An hour later, catalysed and fuelled by several beers and whiskies, Toni and Fab were shouting at each other. The manager, who had known them for a long time was forced to ask them to leave. Outside, the two women were incapable of dispelling their mutual feelings of passion and betrayal. Drunk with both alcohol and adrenalin, they did not notice that Digger was approaching them.

“What in Christ’s name is going on here?” Digger shouted

“A betrayal of friendship, that’s what.” Fab responded, slurring. “This stupid cow has decided that she wants my girl.” Fab swung her arm in Toni’s direction.

“She’s not your girl. I think you’ll find she picks me.” Toni retorted, flushed with intoxication.

“Girls, you’re both drunk. Who are we talking about?” Digger asked.

“Amelia.” They both answered.

“Well, I hate to upset the applecart but she’s not for either of you. She’s my sister-in-law, and she’s straight. So, go home both of you and sleep it off.”

They watched as Digger got into her jaguar to drive herself home. As the car sped off into the distance, Fab turned to Toni.

“I don’t care if she’s straight or not, you bitch, I’m going to get this sorted. I don’t care what it takes.”

“Fine. Here’s an idea, you butch cretin. You want to fight this, we’ll do it. We’ll race to Brighton on our bikes. The first one to reach the pavilion wins.” Toni stood like a character in a western, her body poised for action.

“Good plan. Let’s do it.” Fab spat back at her.

The bikes were parked nearby, and as they sat on them, they held each other’s gaze for half a second. Fab started her engine, as did Toni and then they were off, screeching desperately into the night.

*

Toni wept as she held Fab in her arms. Wrapped in so many bandages it was hard to recognize her. The machine helping her to breathe made a consistent rhythmic sound of air being pushed in and then out of her friend’s lungs. The door opened, and Amelia stood in the doorway. Toni looked at the golden haired girl. She turned back to Fab, wishing her out of her coma.

END

 

Sunday Trains

So latest news, I will be playing Maureen in a rehearsed reading of Elizabeth, Peter and Me at the Union Theatre on Monday 27th February 2017, written by Vincent Rawding, adapted from the book by Mark Baxter.  Maureen is a very interesting character indeed.  That’s all I’m telling.  Meanwhile, below is one of my stories that I wrote years ago, probably about a decade or more.  For your entertainment:

Sunday Trains by Kate Terence

Charlotte got out of her father’s Jaguar while he pressed the button to open the boot.   She took out her suitcase, leant back into the car and kissed him goodbye. As she made her way slowly through the dank tunnel that led to Platform One at Pulborough station, she tried to curb her mind from heading into the Sunday night blues that plagued her since childhood.

She sat down on the available space of the bench next to a couple who were contentedly mulling over the sections of the Sunday papers. A cool Autumnal air brushed against Charlotte’s skin making her shiver. Why was it that, at the age of thirty-seven, she could still feel like a lonely teenager?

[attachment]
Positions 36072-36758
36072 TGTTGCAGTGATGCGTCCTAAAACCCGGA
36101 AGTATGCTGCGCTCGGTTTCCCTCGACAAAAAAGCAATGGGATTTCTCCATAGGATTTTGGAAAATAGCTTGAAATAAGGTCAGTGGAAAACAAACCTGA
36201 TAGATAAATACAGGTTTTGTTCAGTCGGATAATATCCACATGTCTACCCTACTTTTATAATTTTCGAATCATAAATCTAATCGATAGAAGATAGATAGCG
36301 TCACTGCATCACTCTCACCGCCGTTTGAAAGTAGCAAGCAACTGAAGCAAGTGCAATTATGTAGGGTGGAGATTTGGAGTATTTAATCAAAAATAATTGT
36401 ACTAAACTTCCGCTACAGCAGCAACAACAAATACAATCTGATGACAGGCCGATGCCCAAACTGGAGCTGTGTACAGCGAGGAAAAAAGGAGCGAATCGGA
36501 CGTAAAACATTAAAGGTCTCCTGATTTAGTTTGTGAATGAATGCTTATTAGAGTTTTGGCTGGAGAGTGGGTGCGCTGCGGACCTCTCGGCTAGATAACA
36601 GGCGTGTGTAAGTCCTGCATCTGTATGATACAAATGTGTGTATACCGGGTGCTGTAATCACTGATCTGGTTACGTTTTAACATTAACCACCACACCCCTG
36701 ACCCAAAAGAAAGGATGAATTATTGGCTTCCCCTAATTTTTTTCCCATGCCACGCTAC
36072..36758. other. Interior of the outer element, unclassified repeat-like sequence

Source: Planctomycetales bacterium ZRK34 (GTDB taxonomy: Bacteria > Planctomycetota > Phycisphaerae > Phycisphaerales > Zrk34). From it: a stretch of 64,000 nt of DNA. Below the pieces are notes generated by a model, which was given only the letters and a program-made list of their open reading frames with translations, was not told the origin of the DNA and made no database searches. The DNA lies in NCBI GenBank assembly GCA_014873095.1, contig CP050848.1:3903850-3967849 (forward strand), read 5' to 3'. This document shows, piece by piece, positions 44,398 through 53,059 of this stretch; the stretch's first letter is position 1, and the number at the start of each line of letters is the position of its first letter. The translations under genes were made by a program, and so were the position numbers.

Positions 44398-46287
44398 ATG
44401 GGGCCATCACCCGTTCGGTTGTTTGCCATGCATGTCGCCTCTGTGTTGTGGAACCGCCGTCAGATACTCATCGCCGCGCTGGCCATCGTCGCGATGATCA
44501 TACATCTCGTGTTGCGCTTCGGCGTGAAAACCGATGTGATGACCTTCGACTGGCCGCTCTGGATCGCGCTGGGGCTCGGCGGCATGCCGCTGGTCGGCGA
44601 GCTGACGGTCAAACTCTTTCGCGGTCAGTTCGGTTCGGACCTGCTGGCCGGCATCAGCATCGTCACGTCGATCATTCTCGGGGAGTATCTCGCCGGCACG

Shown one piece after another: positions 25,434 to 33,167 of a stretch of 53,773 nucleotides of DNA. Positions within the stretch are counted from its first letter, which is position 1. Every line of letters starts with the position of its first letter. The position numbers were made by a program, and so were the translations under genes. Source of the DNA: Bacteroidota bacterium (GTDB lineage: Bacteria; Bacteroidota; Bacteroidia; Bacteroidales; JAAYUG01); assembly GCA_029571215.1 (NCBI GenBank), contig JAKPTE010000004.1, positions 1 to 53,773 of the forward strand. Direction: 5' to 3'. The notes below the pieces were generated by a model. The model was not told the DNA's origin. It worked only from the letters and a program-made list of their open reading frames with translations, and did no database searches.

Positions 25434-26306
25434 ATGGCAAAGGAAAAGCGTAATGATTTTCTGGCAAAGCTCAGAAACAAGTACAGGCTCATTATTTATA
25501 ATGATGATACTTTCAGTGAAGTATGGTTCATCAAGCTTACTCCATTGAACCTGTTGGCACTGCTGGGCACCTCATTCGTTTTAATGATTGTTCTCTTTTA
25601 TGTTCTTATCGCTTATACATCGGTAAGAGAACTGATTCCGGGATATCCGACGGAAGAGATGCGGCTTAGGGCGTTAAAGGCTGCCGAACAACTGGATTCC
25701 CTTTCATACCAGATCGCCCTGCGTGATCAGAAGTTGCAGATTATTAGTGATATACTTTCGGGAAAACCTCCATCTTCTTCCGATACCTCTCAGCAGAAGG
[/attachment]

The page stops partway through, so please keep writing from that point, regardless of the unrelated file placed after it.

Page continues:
She knew part of the problem was that whenever she visited her parents she always allowed herself to regress in age. This luxury was particularly delicious on Saturday mornings when her mother would bring her a steaming cup of tea in bed. However, it definitely produced its drawbacks when returning to London on a Sunday evening. The weekend of behaving like she was the young, single daughter seemed to have the effect of compounding her awareness that in fact the situation was the exact reverse.

She heard the isolated clatter of the rails in the distance as the train loomed into view. She stood back waiting for it to pull to a halt, taking advantage to view all the carriages in order to pick an emptier one. She hated listening to the animated chatter of travellers returning to their busy homes.

She had to admit to herself that returning to her abode did not fill her with glee. With some help on the deposit from her parents, she had bought the two bedroom, end-of-terrace house in Tooting when property was at its cheapest. She knew for a fact that the property had more than doubled during the time that she had owned it, but somehow the financial triumph felt hollow.

Charlotte clambered on to the train, finding herself a free space to spread herself out. She hung up her splendid Burberry coat, put her Mulberry weekend bag that she had bought in the summer sales up on the rack and sat down, pulling her large, satchel bag close to her.

She got her portable CD player out. As the countryside through the windows began to move past her vision, she immersed her senses in the dreamlike sequences of John Barry.   It was going to be about an hour and fifteen minutes before they arrived at London Victoria, so she let herself relax.

She was not looking forward to going to work the next day. She wondered at her own laziness in terms of why she had never really bothered to look for another more suitable job. She had wanted to work in TV production and had ended up working as a business development manager for a small advertising company. She could forgive herself that particular choice, but what Charlotte found intolerable is that she had continued to work for the same organization and irritating group of people for over ten years.